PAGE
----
The company provoked a strike starting in late 1986 by announcing that a new paper would be produced at Wapping under conditions which it knew (and hoped) the unions would not accept. Unable to stop News International from producing its papers, the print workers were eventually forced to climb down: 6,000 of them lost their jobs.33 The unions were broken.

New Forms of Control

The net effect of the introduction of new technologies has been to weaken labour's bargaining position drastically whilst strengthening that of capital. Thousands of workers made redundant have been added to the growing pool of unemployed "surplus labour", fuelling the domestic pressure on jobs. For those who remain in work, the implications are clear: "Keep a low profile or swap places with someone in the dole queue". In Germany, new technologies enabled manufacturers to eliminate more than 500,000 jobs in a single 12-month period between early 1992 and 1993.34

Equally important, the new technologies have facilitated new forms of management which are inherently unfriendly to labour. Since the 1980s, for example, US and European companies have increasingly moved towards the "flexible" methods production first pioneered by Toyota and other Japanese companies in the 1960s and 1970s.

Toyota does not seek to manufacture all the parts and components it needs "in house". Instead, it subcontracts to smaller firms, which then deliver the parts to order for final assembly in highly-automated plants owned and operated by the company. Workers in these "core" plants enjoy full-time, year-round employment and (until recently) considerable job security, with healthcare, pensions and paid holidays. But they make up only a small percentage of the "workforce" that manufactures Toyota's products; the vast majority are "contingent workers" employed by Toyota's 168 first-tier subcontractors, 4,700 second-tier subcontractors and 31,600 suppliers.35 For these workers, job security recedes by tier: firms in the first tier are specialized enough to warrant support and firm contracts from Toyota; those in the second less so; while for those in the third, contracts are both unpredictable and intensely fought for. The further one moves from the core to the periphery, the lower the wages, the fewer the work-related benefits, the more contingent the work and the more frequent the redundancies.

For companies, such "lean" production methods offer access to labour as and when it is needed without the overheads of a permanent workforce. Moreover, by sourcing parts from as many different subcontractors as possible, companies are able to play one subcontractor off against another, driving down the price of components and ultimately the wages of the workers who produce them.

For example, Nike, the US sports shoe manufacturer, splits its first tier of subcontractors into "developed partners" and "developing sources", both of which are involved in the final assembly of the shoes. The "developed partners" are located mainly in Taiwan and South Korea and work closely with Nike's R&D personnel in Oregon in manufacturing the top-end of Nike's range of running shoes, whilst the "developing sources" are located mainly in China, Malaysia, Indonesia and Thailand, where they produce the company's mass-market shoes, using low-wage, semi-skilled labour. It is company policy to upgrade the "developing sources" gradually so that they become "developed partners" -- an arrangement which, according to Nike managers, "keeps pressure on the first tier producers to keep production costs low as developing sources mature into full-blown partners."36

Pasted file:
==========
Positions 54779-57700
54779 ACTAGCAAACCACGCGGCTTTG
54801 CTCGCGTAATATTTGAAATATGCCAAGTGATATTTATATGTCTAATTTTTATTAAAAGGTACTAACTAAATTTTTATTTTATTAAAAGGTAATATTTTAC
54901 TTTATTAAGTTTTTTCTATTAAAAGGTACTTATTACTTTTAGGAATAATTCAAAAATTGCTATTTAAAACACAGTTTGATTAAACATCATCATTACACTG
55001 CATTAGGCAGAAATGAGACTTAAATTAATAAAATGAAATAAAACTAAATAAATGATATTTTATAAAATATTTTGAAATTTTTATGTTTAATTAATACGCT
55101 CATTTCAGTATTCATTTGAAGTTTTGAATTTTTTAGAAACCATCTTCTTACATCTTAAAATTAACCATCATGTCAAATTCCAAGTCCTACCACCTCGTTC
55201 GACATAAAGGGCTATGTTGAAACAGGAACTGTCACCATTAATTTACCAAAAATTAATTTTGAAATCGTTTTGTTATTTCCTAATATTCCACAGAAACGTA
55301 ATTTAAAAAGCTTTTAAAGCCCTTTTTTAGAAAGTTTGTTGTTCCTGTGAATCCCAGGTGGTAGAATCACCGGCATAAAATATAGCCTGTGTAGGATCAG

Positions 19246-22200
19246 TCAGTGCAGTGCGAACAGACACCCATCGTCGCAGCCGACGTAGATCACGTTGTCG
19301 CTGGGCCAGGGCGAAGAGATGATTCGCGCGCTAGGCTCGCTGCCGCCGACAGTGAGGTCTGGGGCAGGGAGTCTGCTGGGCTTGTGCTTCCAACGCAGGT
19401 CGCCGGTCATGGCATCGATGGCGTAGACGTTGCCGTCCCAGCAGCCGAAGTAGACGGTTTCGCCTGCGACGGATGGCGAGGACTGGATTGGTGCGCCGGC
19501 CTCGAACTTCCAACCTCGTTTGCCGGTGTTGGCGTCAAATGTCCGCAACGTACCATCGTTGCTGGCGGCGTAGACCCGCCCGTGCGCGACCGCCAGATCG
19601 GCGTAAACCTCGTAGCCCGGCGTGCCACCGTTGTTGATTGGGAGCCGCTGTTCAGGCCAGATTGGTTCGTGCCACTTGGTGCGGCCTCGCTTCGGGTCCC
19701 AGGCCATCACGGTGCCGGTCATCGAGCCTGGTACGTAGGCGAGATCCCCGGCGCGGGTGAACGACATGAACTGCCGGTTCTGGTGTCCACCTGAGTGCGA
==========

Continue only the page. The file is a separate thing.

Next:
Nor is it only the large industrial complexes that are taking advantage of lean production techniques. Subcontractors, too, are fragmenting their labour processes, in some cases taking work out of the factory altogether -- shedding their legal obligations as employers in the process.

In the mid-1980s, The Middle Company (TMC), a US contractor to General Motors, redesigned the assembly process of a variety of small auto parts so that the subcomponents could be shipped off to rural families for assembly and then returned to GM for final assembly on cars and trucks. Women make up the majority of the new homeworker labour force, with children supplementing their labour, either by doing the household chores or through helping out with the assembly work itself. The homeworkers are subject to deadlines imposed by TMC, cannot negotiate the piece rate, and sign a lease for equipment provided by TMC. Substantial aid from the state government of Wisconsin helped the company (already one of the richest in the US) to finance its relocation, including the costs of warehouse construction. The costs of labour were also effectively subsidized because although the homeworkers are in reality waged workers for TMC, they are as classed as "independent contractors" and the company is thus able to avoid paying unemployment tax or benefits such as health and life insurance or pension plans.

The mayor of Riverton, one of the towns to which TMC "relocated", is candid as to the motivation behind the move:

"A lotta [companies like TMC] chose to come out to the rural areas because they felt they could get by with paying lower wages, which they did ... And of course, the companies came out here to get away from the unions and union wages ... [The company] said the fastest way they'd pull out of Riverton would be if they unionized."37

Going "Glocal"

The downward pressure on wages and job security nationally has been exacerbated as economic globalization forces labour to compete internationally.